The second transaction in the short sale process is a financial transaction. It is between the principal and one or more lien-holders who have a financial claim against the real estate in question, over and above the net purchase price offered by the purchaser in the aforementioned first transaction. Unfortunately many Realtors® attempting to handle this transaction do not have the technical expertise or experience to dutifully represent the principal in this matter. This transaction has legal implications, tax consequences, and may carry significant financial implications. Additionally, unless the agent charges the negotiation fee paid by the lender on the HUD-1, they do not get paid for the work on this second transaction.

Understand who the customer is

In the world of REO it is sometimes lost on the listing broker that his or her client is not the bank at the time of the short sale. Exactly the opposite. If you were to ask a loss mitigation representative at your local bank how they view a defaulting seller requesting a short payment, you might be surprised to learn that the relationship is considered adversarial. Anything and everything collected by the bank’s representatives can be used when negotiating a settlement against the defaulting seller.

Effective client representatives, asset managers, and loss mitigation specialists are sometimes warm and pleasant while building a bank case against your client with every financial document you share. You are not working together to find a solution. They are always looking for the last possible money they can extract from your customer before writing off the balance as a loss. Agents would be advised to understand the dynamics of this relationship and exercise extreme caution with their approach to loan negotiations.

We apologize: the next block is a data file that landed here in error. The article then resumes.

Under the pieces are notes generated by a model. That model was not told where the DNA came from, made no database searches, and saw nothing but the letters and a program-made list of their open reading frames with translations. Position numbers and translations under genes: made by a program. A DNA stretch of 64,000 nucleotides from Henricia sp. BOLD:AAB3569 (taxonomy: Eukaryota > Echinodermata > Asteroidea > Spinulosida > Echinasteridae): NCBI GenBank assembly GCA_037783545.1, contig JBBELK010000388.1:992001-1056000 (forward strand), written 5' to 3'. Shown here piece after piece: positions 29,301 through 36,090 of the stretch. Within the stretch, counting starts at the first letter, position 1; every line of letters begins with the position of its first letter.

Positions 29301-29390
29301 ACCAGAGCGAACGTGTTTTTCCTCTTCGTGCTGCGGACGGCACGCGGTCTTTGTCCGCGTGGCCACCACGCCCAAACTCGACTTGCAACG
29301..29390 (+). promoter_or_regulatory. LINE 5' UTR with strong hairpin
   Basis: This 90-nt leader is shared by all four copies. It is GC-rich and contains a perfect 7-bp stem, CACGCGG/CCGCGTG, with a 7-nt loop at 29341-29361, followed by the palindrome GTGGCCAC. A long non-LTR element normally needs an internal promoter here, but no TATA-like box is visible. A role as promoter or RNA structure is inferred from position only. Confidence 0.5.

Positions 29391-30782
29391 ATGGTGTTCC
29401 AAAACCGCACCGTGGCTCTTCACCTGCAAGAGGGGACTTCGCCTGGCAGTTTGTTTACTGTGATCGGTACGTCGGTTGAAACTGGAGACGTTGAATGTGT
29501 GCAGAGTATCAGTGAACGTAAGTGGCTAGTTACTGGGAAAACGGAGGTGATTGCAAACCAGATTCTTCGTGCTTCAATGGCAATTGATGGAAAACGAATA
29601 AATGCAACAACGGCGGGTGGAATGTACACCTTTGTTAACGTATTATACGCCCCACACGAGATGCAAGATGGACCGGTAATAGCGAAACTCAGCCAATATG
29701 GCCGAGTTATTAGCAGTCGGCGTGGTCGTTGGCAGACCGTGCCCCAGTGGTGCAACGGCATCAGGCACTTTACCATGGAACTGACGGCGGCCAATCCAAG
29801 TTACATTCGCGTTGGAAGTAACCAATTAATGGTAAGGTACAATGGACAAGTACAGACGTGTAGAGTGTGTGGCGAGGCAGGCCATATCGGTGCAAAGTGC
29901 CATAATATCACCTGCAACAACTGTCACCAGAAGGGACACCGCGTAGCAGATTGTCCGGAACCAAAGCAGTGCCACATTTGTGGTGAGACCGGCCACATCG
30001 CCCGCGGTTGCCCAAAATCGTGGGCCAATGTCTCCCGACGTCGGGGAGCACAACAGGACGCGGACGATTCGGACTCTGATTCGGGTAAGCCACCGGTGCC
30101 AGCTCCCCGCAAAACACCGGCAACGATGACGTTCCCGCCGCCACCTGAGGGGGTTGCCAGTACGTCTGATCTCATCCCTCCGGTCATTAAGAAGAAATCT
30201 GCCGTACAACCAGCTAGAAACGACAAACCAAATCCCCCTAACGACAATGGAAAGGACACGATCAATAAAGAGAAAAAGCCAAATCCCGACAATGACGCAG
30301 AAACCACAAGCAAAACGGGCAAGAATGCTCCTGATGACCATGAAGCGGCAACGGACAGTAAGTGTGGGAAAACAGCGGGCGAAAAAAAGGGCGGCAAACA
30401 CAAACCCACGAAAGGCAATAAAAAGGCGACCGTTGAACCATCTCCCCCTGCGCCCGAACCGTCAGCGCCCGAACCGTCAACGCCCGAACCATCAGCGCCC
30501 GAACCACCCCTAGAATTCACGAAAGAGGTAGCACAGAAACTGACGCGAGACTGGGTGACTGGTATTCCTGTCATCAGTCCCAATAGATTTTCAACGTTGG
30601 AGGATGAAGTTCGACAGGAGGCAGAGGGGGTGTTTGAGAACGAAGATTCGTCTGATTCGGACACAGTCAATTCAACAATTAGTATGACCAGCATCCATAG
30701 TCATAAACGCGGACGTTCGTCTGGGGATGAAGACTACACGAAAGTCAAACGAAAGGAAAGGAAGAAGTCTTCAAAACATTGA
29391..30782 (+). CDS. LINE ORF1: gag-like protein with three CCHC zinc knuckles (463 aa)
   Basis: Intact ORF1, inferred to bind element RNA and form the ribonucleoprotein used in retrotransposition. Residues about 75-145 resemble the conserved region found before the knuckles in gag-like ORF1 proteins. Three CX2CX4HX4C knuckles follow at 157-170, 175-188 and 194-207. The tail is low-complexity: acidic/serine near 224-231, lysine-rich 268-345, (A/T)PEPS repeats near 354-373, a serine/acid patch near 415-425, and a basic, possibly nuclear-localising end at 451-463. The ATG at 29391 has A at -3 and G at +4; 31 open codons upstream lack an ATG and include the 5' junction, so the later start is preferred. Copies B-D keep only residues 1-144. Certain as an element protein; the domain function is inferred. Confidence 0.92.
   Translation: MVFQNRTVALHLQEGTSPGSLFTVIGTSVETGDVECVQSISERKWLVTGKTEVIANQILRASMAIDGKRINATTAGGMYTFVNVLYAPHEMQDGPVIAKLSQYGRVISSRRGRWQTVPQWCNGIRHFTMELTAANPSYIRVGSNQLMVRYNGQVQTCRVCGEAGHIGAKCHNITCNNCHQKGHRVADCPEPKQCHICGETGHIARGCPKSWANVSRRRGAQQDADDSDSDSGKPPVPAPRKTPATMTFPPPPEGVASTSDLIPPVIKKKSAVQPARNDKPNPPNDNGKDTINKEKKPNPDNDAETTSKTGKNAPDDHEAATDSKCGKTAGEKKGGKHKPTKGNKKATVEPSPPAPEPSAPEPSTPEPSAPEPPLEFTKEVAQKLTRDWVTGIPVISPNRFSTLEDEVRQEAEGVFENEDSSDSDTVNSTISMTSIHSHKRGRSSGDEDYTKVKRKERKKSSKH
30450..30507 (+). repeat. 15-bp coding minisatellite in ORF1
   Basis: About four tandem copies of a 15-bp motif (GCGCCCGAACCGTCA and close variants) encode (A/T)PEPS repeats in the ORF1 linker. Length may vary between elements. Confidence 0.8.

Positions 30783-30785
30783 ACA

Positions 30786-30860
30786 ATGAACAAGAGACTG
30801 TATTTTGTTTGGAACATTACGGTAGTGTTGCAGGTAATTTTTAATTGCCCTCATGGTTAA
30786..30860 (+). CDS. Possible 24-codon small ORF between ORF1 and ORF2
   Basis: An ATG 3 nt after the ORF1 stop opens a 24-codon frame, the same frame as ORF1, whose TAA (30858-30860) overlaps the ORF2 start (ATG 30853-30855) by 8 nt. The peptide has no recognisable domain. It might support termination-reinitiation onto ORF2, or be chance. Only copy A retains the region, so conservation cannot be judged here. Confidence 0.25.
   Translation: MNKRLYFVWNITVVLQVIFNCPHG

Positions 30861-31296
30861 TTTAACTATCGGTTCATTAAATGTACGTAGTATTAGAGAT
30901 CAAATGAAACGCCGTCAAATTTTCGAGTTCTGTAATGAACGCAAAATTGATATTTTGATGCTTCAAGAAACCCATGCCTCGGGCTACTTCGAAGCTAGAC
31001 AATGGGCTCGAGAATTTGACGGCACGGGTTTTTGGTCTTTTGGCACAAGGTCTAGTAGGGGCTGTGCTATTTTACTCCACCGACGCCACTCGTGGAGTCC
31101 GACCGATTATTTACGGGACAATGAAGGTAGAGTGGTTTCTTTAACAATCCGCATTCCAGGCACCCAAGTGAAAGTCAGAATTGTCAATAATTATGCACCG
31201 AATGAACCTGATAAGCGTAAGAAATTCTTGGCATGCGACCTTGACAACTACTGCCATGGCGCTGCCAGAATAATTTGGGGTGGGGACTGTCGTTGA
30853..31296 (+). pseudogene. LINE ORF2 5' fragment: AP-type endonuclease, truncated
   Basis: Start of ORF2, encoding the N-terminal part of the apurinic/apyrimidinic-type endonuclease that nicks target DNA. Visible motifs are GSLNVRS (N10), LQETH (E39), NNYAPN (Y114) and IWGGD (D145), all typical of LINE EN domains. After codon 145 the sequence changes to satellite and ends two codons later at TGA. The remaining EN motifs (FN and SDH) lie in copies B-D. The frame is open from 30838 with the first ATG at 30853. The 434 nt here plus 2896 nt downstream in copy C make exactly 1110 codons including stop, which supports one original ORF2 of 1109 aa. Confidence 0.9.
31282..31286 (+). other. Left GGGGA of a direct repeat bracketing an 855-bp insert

What constitutes the best offer?

As I mentioned above, a defaulting seller walks away from a full short sale with the same amount in their pocket regardless of the purchase price. Zero, zilch, nada. The short lender in the transaction will, as a condition of their approval, specifically address this point and strictly prohibit the defaulting seller from any financial gain. As in many distressed sales, the best deal is often not the highest-priced offer, but rather the offer that presents the greatest “certainty of closing” for both the distressed seller and the bank to accept a loss. My point here is not to argue that value is completely irrelevant; Instead I suggest that when reviewing multiple offers, consider how much staying power potential buyers have with other intangible assets such as buying/investing experience, and patience.

I have seen short sales completed in less than 90 days and I have heard of short sales that have taken over a year to complete. In most cases, the difficulty in closing a short sale is motivating the interested buyer to close. It is not uncommon for retail buyers to submit offers on multiple short sale listings in the hope that at least one lender in the group will absorb the loss. The unfortunate reality is that many families cannot afford to wait months to make housing decisions. Parents need to accommodate work demands, children have school schedules, and families, especially in this market, have other options.

How to get the ball rolling – propose a strategy